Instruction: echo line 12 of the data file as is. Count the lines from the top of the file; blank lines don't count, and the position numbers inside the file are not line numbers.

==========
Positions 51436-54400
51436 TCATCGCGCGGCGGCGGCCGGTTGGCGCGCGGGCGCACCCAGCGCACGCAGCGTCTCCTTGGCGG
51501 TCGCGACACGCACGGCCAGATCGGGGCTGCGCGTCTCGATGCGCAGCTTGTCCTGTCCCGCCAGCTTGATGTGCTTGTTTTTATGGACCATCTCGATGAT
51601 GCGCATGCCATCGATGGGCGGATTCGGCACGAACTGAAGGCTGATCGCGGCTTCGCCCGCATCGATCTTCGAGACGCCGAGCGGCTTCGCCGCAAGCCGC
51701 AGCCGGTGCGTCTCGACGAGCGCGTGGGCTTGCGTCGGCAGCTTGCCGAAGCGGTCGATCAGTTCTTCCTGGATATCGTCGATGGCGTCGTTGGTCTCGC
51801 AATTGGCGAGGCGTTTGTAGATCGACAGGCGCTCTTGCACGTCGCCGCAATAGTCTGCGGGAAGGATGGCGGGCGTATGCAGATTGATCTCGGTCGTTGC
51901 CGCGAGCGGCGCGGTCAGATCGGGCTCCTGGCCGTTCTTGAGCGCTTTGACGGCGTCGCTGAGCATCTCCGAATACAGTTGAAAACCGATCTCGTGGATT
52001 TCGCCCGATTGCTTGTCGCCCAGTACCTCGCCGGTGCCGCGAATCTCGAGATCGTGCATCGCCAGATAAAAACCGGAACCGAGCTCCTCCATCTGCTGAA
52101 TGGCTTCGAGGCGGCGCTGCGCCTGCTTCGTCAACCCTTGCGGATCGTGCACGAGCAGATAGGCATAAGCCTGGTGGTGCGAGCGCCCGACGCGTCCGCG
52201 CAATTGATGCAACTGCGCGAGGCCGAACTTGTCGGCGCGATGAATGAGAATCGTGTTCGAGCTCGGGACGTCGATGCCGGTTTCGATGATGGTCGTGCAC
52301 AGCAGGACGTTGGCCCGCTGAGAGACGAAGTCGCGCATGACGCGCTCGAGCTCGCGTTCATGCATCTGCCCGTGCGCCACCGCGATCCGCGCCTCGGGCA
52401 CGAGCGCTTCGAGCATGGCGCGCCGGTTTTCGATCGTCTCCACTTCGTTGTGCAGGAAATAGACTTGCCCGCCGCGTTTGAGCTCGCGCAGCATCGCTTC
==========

52401 CGAGCGCTTCGAGCATGGCGCGCCGGTTTTCGATCGTCTCCACTTCGTTGTGCAGGAAATAGACTTGCCCGCCGCGTTTGAGCTCGCGCAGCATCGCTTC